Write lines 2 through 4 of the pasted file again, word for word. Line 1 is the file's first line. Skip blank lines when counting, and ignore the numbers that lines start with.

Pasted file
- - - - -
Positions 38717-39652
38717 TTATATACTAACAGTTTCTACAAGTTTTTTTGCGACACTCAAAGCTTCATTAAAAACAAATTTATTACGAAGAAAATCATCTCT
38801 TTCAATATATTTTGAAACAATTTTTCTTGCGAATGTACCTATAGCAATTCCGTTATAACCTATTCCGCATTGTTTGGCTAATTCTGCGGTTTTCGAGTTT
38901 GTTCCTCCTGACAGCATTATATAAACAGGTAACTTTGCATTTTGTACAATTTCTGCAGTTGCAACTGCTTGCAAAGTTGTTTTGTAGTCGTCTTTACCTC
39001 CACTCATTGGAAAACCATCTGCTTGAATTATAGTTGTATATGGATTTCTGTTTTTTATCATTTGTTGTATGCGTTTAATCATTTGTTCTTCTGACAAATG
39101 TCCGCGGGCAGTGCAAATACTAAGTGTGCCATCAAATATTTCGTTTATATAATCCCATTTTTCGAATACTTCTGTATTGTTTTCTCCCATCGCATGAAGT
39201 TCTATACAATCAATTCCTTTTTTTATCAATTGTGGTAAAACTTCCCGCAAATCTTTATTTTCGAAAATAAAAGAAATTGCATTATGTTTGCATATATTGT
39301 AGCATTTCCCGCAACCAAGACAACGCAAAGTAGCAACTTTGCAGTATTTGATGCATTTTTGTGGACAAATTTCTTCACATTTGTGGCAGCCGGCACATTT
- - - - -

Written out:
38717 TTATATACTAACAGTTTCTACAAGTTTTTTTGCGACACTCAAAGCTTCATTAAAAACAAATTTATTACGAAGAAAATCATCTCT
38801 TTCAATATATTTTGAAACAATTTTTCTTGCGAATGTACCTATAGCAATTCCGTTATAACCTATTCCGCATTGTTTGGCTAATTCTGCGGTTTTCGAGTTT
38901 GTTCCTCCTGACAGCATTATATAAACAGGTAACTTTGCATTTTGTACAATTTCTGCAGTTGCAACTGCTTGCAAAGTTGTTTTGTAGTCGTCTTTACCTC